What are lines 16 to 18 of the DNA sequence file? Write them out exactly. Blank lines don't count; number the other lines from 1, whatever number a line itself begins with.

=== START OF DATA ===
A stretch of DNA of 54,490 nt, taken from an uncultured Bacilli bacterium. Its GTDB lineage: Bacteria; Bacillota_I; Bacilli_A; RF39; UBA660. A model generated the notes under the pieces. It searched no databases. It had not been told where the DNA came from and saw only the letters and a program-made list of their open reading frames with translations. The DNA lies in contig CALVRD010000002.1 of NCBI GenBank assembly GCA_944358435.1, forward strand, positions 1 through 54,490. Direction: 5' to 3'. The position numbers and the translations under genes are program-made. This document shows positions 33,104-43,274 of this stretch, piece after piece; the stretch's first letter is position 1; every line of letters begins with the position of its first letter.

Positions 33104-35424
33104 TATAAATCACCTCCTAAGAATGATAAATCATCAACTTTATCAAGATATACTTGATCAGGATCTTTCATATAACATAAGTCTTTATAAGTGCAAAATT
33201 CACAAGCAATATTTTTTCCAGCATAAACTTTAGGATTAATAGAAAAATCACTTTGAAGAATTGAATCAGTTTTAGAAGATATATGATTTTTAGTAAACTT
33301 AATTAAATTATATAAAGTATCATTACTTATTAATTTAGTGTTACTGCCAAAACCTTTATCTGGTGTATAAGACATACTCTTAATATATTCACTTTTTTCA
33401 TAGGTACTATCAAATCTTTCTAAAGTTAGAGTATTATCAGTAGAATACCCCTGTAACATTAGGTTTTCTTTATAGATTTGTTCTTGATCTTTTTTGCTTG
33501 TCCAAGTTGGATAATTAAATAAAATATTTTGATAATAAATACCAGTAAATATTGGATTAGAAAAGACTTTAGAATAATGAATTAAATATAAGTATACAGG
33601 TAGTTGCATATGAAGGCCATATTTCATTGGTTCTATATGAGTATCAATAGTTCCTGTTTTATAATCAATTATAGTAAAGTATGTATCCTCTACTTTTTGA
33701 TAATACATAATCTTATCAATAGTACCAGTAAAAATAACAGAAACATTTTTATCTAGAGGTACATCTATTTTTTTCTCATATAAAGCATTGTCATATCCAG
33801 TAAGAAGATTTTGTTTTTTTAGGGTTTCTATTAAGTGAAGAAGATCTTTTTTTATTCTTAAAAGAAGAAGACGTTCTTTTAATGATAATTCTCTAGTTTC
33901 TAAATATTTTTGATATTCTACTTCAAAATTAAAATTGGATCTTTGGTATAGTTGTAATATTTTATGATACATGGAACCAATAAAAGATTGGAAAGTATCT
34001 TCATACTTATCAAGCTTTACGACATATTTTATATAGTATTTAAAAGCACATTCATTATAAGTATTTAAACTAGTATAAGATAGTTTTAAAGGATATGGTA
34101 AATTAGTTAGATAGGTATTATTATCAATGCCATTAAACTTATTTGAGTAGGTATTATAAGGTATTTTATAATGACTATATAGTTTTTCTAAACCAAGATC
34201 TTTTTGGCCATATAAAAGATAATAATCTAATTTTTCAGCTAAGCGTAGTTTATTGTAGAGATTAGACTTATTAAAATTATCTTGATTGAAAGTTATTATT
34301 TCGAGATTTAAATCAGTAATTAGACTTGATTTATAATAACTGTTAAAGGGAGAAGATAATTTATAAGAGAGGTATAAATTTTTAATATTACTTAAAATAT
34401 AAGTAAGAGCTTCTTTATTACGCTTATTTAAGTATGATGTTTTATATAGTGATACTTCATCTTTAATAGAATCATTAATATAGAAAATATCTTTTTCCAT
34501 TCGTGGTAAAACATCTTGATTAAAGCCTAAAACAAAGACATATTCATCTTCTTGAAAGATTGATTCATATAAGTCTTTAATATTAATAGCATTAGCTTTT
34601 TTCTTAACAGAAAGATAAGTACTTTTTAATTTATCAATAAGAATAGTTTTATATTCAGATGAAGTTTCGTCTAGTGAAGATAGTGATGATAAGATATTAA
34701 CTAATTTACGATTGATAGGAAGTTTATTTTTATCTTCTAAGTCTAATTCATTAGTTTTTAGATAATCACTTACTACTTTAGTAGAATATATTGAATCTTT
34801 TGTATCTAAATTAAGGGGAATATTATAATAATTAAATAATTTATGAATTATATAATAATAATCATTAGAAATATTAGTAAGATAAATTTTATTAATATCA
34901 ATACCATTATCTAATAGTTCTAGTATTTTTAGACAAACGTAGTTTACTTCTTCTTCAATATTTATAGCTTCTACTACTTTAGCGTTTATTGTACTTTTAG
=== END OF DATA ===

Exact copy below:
34401 AAGTAAGAGCTTCTTTATTACGCTTATTTAAGTATGATGTTTTATATAGTGATACTTCATCTTTAATAGAATCATTAATATAGAAAATATCTTTTTCCAT
34501 TCGTGGTAAAACATCTTGATTAAAGCCTAAAACAAAGACATATTCATCTTCTTGAAAGATTGATTCATATAAGTCTTTAATATTAATAGCATTAGCTTTT
34601 TTCTTAACAGAAAGATAAGTACTTTTTAATTTATCAATAAGAATAGTTTTATATTCAGATGAAGTTTCGTCTAGTGAAGATAGTGATGATAAGATATTAA